A bill to raise the beer-drinking age from 19 to 21 breezed through a House committee today with legislators saying it has its best chance ever to pass the entire General Assembly -- in part because millions of dollars in federal highway funds depend on it.

The bill has repeatedly passed the House with flying colors but has died in the Senate Committee on Rehabilitation and Social Services, despite what legislators describe as substantial support for the measure in the Senate as a whole.

On Friday, the Senate committee approved a drinking-age bill, and though one senator called that bill more of a "charade" than a legislative proposal, supporters of a higher age limit claim they can work it into shape to match the House measure recommended today.

Behind the new hopes for raising the drinking age is what Del. Frank D. Hargrove (R-Hanover) calls the "ax" -- a federal law passed in July 1984 that threatens states with the loss of up to 10 percent of federal highway funds unless they adopt the 21 age limit by 1986.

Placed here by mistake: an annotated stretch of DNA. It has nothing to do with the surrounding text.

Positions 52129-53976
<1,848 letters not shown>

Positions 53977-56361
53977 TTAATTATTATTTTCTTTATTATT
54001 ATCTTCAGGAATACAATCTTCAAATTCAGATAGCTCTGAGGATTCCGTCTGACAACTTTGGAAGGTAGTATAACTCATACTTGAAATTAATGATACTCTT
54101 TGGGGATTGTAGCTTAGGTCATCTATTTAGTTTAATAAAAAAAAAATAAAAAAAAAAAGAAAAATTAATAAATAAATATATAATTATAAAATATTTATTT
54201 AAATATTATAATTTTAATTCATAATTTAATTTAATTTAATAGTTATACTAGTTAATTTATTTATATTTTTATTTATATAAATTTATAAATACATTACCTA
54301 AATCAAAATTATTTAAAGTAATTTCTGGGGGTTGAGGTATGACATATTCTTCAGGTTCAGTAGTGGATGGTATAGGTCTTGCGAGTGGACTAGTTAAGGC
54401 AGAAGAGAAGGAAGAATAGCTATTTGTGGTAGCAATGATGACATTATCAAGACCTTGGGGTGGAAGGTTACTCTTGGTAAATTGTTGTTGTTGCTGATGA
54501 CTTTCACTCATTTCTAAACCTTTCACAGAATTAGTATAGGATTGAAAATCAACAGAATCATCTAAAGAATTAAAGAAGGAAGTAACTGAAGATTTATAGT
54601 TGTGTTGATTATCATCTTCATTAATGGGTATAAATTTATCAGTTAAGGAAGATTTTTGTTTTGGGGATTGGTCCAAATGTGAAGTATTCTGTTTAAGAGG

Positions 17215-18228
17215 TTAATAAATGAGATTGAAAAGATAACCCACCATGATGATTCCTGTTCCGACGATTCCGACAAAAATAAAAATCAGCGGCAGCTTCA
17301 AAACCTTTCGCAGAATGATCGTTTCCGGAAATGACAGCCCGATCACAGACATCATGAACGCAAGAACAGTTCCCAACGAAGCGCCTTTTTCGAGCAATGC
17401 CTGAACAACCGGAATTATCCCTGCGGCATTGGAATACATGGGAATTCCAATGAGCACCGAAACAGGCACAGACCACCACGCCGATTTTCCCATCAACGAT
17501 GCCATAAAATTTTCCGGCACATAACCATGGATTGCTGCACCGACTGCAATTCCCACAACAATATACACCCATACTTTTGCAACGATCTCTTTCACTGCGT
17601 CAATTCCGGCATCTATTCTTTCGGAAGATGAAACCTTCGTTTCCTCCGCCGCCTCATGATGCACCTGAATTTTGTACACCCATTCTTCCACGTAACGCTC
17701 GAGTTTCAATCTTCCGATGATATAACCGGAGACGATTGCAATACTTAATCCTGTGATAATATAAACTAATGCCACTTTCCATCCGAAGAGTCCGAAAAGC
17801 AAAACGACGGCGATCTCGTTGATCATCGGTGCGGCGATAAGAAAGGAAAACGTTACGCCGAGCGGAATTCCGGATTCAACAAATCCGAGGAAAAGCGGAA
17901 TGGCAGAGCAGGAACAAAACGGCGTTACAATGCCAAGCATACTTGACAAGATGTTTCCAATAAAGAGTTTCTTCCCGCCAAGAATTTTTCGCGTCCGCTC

Legislators like Hargrove decry the federal arm-twisting as "absolutely awful" but still, says Sen. Joseph V. Gartlan (D-Fairfax), no one wants to be responsible for costing Virginia an estimated $12 million in 1987 and $28 million in 1988.

The House committee today chose Hargrove's proposal, which would allow those who were 20 by this October to continue drinking beer, over a "cold turkey" measure that would have required all beer-drinkers to be 21 by October.

Del. James H. Dillard (R-Fairfax), who sponsored the cold turkey measure, argued that the Virginia Retail Merchants Association and college officials supported his bill because it was easier to administer. He said one look at a driver's license would tell a bartender whether or not to serve someone because license photos of those under 21, unlike those over 21, are taken taken in profile.

But Del. Ralph Axselle (D-Richmond) and others argued that Dillard's bill would force the state to "tell people who had been drinking for two years that they couldn't drink anymore."